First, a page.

--What do you think is the appeal of Japanese American literature?

Maeda: My greatest interest in Japanese American literature is the strong desire that American-born second-generation Japanese people have to assimilate into white-dominated society, as seen in Ichiro in "No-No Boy" and Kazuko in "Nisei no Musume."

As a Japanese person born after the war, I was fascinated by the looks and physical characteristics of white people I saw in Hollywood movies: blonde hair, tall stature, deep-set features, and the English language. However, the desire of second-generation Americans to assimilate into white society is fundamentally different from such longings. Kazuko in "Nisei no Musume" is able to leave the internment camp because she finds a school that will accept her. From that school, she returns home for Christmas vacation to the former internment camp where her parents are. When the vacation is over and she is returning to white society by bus from the camp, she says that her parents, seen from the bus window, looked like "greedy immigrants."

Some American researchers criticize this tendency toward assimilation. I think it's a difficult issue, especially for me, who is not directly involved. I'm also looking forward to the translation of "Nisei no Musume (Second Generation Daughter)."


© 2024 Ryusuke Kawai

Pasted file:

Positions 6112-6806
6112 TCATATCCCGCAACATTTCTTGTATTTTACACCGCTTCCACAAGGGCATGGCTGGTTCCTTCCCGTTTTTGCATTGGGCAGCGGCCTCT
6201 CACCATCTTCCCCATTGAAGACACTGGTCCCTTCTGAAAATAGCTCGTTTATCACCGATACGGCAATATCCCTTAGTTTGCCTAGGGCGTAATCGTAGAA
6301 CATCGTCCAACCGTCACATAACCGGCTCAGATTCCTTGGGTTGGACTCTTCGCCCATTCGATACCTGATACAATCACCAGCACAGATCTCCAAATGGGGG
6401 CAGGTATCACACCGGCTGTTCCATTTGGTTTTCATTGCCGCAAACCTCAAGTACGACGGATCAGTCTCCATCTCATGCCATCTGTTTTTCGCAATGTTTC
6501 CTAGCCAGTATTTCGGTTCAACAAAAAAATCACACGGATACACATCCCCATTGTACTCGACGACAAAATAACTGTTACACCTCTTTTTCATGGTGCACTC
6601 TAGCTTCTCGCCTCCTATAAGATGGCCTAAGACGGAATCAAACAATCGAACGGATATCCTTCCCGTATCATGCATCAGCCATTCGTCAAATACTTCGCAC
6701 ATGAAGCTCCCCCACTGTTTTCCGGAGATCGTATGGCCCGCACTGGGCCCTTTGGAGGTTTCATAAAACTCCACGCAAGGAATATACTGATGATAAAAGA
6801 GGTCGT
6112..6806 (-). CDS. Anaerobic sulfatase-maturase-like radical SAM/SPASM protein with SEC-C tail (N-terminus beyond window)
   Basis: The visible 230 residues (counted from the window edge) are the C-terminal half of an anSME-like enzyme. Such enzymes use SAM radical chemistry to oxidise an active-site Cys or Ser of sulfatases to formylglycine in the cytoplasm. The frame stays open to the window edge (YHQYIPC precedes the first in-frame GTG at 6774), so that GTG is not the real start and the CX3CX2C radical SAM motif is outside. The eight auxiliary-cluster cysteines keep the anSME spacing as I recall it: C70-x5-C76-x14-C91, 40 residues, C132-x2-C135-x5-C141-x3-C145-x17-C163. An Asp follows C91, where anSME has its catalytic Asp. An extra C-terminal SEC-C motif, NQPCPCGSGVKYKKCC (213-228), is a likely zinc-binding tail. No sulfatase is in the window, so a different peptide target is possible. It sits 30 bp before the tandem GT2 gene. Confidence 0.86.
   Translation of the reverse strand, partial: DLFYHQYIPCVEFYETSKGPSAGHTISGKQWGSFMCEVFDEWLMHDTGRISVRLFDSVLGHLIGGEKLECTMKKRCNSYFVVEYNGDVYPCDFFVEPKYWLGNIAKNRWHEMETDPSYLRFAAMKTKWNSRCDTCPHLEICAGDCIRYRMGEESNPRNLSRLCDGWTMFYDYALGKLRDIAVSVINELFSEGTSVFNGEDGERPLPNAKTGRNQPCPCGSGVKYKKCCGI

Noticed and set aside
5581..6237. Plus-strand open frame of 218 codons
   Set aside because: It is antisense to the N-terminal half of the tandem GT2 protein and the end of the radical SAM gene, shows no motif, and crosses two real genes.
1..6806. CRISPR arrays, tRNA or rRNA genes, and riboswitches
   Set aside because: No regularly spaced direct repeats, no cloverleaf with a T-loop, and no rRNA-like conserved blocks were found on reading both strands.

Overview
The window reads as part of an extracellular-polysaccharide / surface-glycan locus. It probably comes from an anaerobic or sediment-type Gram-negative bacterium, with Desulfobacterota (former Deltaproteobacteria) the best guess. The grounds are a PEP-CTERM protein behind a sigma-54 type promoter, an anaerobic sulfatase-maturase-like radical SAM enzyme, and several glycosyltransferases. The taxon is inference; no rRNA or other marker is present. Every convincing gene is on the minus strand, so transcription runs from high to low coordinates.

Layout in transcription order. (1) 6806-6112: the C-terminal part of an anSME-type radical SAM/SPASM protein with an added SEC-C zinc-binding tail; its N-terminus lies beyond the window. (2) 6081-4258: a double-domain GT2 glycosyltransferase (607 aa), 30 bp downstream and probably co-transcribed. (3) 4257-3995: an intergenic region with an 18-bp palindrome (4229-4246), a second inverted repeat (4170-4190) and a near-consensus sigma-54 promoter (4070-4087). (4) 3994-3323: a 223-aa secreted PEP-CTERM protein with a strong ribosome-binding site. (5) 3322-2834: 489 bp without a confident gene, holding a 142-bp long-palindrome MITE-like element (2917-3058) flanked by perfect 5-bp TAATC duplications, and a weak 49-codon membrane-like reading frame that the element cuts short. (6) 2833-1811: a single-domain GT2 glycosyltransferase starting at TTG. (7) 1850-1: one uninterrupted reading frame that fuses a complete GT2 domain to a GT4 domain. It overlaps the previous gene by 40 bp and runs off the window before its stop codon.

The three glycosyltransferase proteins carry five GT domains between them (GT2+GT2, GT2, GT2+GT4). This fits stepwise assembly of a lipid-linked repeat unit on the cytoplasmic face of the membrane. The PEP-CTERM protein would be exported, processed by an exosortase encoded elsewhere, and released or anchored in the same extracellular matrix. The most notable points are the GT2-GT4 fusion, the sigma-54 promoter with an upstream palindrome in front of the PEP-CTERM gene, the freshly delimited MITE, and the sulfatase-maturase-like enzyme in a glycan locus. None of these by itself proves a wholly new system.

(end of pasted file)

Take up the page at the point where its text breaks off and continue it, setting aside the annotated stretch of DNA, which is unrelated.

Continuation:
Japanese American literature translators
About this series

What is Nikkei? Ryusuke Kawai, a non-fiction writer who translated "No-No Boy," covers a variety of topics related to Nikkei, including people, history, books, movies, and music, focusing on his own involvement with Nikkei.

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About the Author

Journalist and non-fiction writer. Born in Kanagawa Prefecture. Graduated from the Faculty of Law at Keio University, he worked as a reporter for the Mainichi Shimbun before going independent. His books include "Yamato Colony: The Men Who Left Japan in Florida" (Shunpousha). He translated the monumental work of Japanese American literature, "No-No Boy" (Shunpousha). The English version of "Yamato Colony," won the 2021 Harry T. and Harriette V. Moore Award for the best book on ethnic groups or social issues from the Florida Historical Society.

(Updated November 2021)